When it comes to medication, less is more

Unless we’ve been incredibly healthy, we’re all familiar with the side effects of medication. We may take a drug to relieve pain, itching or heart attack risks, and end up drowsy, pudgy and unable to operate heavy machinery.
We typically accept those consequences as a small price for the relief of our original problem.
But we may not realize that taking more than one drug at the same time — or taking supplements in addition to medication — leaves us at risk of side effects from the interactions between them. The consequences may be severe.
Students of math know when we increase the size of a sample, the number of combinations within that sample increases very quickly. For example, if we are shopping and face a choice of two power-tools — or two purses — or two pastries, we have four choices. We can buy the first, the second, both or neither.
But as the supply increases, our choices multiply.
The number of options for a purse, power tool or pastry selection may be largely irrelevant; no matter how tantalizing the choices, we are likely to limit ourselves to one (okay two).
But when we surveyed our members, we found the typical CARP member takes four medications, with 11 per cent taking eight or more. This means older Canadians are at significant risk of severe side effects — not only from any one medication they take, but also from the many interactions that arise between multiple medications.
Thousands of medications are available, and pharmacists and doctors can’t know the possible side effects from all combinations of any two. When three or more drugs are prescribed, pharmacists are even less likely to know all possible side effects. But it is clear that polypharmacy, the simultaneous use of five or more medications by a patient, can lead to severe consequences. For example, a research paper published in Postgraduate Medicine in 2014, noted an increase in the risk of falls in older patients who were prescribed four or more medications.
While at times it’s clinically necessary to take multiple medications, too many Canadians are swallowing too many pills and running the risk of harmful side effects unnecessarily. Our healthcare system is very good at helping us get treatment (medication), but too few systems are in place to deprescribe it.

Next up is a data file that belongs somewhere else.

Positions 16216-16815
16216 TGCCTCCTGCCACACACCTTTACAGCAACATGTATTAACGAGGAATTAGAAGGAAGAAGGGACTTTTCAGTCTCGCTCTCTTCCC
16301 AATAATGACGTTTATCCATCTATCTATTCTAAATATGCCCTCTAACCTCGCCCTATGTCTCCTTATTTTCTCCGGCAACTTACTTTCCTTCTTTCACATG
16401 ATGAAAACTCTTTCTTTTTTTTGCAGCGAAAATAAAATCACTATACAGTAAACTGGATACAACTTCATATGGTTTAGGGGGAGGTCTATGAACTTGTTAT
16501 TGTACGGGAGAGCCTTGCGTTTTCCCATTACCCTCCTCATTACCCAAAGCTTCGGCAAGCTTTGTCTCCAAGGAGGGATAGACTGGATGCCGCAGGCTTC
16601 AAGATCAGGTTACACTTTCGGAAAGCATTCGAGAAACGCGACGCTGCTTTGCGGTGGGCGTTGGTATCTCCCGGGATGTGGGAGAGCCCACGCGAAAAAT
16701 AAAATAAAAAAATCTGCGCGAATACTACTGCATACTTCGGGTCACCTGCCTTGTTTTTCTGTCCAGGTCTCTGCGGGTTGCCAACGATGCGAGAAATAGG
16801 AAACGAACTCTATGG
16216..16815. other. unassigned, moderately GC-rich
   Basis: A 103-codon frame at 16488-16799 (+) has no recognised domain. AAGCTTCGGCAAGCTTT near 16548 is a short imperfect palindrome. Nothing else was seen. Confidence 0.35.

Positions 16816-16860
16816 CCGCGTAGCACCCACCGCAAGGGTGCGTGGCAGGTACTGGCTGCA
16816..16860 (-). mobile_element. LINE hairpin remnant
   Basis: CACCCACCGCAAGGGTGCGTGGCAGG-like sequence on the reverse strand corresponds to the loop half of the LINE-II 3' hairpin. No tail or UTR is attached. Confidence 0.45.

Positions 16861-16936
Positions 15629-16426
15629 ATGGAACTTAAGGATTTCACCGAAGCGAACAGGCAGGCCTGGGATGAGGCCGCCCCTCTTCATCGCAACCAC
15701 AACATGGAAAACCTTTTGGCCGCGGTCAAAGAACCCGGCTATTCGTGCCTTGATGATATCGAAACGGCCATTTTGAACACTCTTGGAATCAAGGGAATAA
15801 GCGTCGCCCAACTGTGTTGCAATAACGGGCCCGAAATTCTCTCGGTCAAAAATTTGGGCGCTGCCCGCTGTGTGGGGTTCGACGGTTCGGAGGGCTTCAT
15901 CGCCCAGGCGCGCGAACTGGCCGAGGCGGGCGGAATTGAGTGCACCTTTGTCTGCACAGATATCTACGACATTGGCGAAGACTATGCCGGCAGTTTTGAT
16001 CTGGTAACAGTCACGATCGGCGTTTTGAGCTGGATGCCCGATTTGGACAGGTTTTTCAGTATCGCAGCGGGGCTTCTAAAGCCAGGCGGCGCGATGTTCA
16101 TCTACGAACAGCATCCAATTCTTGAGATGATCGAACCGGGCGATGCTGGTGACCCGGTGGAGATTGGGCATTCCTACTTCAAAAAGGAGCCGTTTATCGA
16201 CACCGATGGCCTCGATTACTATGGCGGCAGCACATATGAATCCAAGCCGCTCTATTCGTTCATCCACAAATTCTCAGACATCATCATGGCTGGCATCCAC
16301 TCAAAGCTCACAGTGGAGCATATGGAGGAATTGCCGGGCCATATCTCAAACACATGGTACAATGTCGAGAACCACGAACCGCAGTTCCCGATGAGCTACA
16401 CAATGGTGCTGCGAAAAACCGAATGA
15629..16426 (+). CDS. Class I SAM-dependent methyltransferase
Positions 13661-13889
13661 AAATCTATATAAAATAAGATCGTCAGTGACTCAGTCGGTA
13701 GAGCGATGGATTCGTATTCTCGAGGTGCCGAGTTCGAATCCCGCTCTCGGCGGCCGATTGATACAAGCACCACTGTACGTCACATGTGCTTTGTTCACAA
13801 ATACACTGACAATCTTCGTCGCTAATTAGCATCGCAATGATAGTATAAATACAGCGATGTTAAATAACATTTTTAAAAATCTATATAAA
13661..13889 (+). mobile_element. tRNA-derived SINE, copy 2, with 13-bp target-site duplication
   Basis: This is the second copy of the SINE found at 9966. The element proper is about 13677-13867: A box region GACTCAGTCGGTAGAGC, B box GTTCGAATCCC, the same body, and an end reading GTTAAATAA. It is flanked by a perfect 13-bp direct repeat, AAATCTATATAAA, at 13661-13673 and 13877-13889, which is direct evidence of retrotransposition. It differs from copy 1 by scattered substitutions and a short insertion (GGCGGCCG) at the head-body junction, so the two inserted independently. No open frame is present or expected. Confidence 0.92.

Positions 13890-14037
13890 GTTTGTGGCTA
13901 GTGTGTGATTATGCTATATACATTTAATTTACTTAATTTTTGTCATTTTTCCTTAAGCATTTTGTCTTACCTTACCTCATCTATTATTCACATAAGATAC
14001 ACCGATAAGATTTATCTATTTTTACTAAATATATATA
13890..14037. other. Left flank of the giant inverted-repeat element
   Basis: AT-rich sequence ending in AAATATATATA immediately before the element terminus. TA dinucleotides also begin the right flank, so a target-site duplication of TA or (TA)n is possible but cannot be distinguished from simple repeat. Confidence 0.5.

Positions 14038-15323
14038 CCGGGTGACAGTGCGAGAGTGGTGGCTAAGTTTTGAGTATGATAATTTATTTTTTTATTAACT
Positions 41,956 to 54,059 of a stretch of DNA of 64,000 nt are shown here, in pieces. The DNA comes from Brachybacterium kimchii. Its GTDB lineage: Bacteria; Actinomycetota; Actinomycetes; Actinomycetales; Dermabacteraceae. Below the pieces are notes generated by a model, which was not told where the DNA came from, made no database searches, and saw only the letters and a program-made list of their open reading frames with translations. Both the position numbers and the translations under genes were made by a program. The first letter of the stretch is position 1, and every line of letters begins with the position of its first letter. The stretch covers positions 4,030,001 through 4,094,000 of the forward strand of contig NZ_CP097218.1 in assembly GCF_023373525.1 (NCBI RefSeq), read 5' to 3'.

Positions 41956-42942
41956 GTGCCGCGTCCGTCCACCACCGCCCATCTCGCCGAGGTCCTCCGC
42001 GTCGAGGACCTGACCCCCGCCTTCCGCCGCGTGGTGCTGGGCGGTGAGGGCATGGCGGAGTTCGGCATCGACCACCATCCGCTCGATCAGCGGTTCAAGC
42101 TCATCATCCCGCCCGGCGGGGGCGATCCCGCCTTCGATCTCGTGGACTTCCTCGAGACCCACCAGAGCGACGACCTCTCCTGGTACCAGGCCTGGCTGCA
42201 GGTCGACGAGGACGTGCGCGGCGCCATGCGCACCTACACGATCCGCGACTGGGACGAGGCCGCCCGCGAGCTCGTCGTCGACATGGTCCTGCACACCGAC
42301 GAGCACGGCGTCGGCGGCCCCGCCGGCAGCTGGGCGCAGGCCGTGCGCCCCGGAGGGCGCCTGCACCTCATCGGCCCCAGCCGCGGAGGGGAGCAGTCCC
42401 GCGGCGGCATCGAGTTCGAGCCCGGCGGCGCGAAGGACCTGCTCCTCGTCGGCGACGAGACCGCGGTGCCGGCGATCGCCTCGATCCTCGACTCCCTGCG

We may be taking a medication, such as a proton pump inhibitor (for acid reflux), when we could control our symptoms through gentler means. Or we may have become accustomed to a nightly sleeping pill — when the prescription was only meant for short-term relief. If a specialist prescribes us a medication, our family doctor may be reluctant to change or stop it. We may be prescribed a drug to help us prepare for an operation or other medical procedure, and inadvertently end up taking it long after the need has passed.
To be as healthy as possible, we need to pay just as much attention to coming off our medications as we do to going on them. Doctors and pharmacists can help assess our medications and provide advice and support to help wean us off of them.
It may be time to ask your doctor (or pharmacist), if less medication is right for you.
If you are taking medication for heartburn or acid reflux, click here for a guide to help determine if you still need to take it. Check out deprescribingnetwork.ca for information and other resources to help you identify ways to reduce the number of medications you take.
Grey Matters is a weekly column by Wanda Morris, the VP of Advocacy for CARP, a 300,000 member national, non-partisan, non-profit organization that advocates for financial security, improved health-care for Canadians as we age. Missed a week? Past columns by Wanda and other key CARP contributors can be found at carp.ca/blogs.